Dr. Sanae ElShourbagy Ferreira is a creative scientist and passionate advocate for diversity, equity, and inclusion in representation in the STEM workforce. She has 10+ years of experience studying disease prevention from the perspectives of nutritional epidemiology, genetics, metabolism, community health, and drug development. Dr. Ferreira holds a Ph.D. in Nutrition & Metabolism from Boston University School of Medicine (BUSM) where her work identified predictors of racial disparities in childhood obesity to help inform targeted clinical practice of chronic disease prevention. While at BUSM, Dr. Ferreira founded the BU Women’s Professional Development Committee to foster a culture of connection and community and a safe space supporting women in STEM, starting with trainees in biomedical sciences and broadening to include all advocates supporting advancement of women in STEM across the university. In her current roles at BU as an educator and community liaison broadening experiences in scientific training, she enjoys building inspiring connections and cultivating networks that facilitate interdisciplinary learning. Dr. Ferreira is an incoming AAAS Science Technology and Policy Fellow at the National Institutes of Health in the Office of the Director where she will continue to contribute to important work shaping our understanding of and clinical practice addressing environmental influences on child health outcomes. As a visual artist and contributor on numerous platforms, Dr. Ferreira is a firm believer that science is for everyone and invites you to bring your diverse experiences to the table to share your story. Connect with Dr. Ferreira on Twitter (@dietribebys).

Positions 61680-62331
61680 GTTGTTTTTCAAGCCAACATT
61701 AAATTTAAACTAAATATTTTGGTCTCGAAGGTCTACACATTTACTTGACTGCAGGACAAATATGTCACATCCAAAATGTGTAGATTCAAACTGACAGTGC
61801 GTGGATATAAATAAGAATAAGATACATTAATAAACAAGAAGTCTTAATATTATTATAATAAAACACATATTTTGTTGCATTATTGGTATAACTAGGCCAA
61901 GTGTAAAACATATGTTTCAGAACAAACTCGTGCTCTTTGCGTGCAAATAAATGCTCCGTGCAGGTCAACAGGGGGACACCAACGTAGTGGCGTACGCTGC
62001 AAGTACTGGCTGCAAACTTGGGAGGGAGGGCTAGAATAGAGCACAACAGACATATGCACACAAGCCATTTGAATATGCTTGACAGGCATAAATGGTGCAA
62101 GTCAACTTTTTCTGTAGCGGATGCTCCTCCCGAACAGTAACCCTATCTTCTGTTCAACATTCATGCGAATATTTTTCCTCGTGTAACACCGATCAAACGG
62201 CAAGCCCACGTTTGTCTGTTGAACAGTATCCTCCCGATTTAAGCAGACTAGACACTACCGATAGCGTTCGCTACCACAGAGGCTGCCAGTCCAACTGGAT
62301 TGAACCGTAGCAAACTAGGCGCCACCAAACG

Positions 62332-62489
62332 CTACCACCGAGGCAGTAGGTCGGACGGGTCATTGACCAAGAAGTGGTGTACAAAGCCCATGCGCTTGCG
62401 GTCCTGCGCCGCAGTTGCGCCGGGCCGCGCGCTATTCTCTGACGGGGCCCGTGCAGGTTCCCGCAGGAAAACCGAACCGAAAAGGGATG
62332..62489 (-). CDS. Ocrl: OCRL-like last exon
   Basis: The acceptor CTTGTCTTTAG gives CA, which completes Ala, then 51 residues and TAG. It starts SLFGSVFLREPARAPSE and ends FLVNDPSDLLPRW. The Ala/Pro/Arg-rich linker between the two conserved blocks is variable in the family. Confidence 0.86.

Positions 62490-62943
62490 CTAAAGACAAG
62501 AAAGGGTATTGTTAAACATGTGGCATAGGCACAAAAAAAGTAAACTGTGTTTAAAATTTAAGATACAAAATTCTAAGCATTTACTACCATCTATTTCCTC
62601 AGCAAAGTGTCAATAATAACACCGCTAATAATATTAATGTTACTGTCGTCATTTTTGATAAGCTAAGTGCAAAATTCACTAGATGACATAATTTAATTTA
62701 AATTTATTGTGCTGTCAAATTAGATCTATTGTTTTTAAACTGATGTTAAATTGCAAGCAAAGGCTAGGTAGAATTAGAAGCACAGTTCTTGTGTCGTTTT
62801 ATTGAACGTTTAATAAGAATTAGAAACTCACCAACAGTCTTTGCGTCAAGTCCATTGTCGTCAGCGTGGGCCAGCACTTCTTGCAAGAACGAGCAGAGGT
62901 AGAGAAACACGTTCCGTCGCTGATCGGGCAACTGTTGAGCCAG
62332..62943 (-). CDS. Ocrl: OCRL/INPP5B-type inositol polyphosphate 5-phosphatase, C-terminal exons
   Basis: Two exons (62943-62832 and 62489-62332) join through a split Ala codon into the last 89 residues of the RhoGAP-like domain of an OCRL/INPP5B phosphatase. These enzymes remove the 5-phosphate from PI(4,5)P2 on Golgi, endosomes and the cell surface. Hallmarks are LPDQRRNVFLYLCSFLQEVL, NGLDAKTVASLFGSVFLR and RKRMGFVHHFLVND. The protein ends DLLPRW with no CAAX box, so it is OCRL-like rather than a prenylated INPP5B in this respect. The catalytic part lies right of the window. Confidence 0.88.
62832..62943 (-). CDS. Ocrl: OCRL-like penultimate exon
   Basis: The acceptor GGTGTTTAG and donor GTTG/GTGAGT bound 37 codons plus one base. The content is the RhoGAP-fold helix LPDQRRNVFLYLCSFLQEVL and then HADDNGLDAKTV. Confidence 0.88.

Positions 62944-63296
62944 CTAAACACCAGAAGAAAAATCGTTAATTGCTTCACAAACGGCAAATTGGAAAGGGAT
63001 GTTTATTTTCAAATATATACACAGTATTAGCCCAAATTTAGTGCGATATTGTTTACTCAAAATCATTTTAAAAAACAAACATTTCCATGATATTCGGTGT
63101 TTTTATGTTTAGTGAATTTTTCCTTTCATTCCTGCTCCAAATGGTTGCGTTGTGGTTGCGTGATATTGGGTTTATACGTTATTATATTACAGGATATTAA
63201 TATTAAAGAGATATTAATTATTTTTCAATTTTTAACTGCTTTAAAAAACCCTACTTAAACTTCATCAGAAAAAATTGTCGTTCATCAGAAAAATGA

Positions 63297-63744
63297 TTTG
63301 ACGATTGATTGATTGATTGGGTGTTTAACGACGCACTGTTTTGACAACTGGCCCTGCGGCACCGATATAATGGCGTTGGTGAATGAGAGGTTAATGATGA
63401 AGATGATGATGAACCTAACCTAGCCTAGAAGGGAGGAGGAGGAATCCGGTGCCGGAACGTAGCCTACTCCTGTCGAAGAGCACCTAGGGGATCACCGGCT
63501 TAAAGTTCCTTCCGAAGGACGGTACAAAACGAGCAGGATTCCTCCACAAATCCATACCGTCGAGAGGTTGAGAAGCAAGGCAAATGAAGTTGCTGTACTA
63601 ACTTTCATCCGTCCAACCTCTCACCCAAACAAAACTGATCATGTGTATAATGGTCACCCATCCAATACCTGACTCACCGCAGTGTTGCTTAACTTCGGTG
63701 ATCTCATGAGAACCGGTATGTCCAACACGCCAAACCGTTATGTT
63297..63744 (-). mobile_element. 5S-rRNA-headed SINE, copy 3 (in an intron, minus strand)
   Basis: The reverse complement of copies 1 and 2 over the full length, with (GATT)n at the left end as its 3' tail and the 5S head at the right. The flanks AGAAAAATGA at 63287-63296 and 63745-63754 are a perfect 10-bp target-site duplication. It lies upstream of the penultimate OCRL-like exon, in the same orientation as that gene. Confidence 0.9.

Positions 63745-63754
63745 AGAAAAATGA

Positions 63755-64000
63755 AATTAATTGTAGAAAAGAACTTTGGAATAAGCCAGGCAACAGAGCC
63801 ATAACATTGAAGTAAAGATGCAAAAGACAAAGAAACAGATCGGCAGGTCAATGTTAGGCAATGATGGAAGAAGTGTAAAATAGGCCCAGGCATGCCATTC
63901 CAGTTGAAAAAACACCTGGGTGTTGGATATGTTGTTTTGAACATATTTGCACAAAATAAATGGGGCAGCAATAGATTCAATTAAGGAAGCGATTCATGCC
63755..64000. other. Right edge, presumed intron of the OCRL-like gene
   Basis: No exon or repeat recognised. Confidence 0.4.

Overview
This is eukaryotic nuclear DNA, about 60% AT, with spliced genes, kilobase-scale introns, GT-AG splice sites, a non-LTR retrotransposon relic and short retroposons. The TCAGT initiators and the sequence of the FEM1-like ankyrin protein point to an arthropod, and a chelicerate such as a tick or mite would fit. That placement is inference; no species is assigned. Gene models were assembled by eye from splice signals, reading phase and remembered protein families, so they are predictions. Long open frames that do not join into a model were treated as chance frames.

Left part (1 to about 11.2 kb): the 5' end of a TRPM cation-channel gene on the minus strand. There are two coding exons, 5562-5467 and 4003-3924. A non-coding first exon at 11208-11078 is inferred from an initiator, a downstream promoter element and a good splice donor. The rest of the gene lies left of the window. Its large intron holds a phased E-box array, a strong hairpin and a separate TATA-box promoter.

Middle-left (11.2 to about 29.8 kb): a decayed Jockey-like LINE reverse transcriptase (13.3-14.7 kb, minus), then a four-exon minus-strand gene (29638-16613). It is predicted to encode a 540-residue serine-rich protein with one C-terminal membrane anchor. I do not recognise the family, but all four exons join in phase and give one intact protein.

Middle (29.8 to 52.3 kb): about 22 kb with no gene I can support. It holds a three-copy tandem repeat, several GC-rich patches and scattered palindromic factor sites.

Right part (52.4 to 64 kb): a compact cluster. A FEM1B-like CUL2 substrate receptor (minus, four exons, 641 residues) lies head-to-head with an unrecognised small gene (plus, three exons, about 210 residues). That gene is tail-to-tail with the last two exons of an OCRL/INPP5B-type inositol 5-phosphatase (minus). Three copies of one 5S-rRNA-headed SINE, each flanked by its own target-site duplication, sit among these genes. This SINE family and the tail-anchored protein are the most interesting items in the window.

Tyrone Porter   Associate Professor at Boston University

Tyrone Porter

Associate Professor at Boston University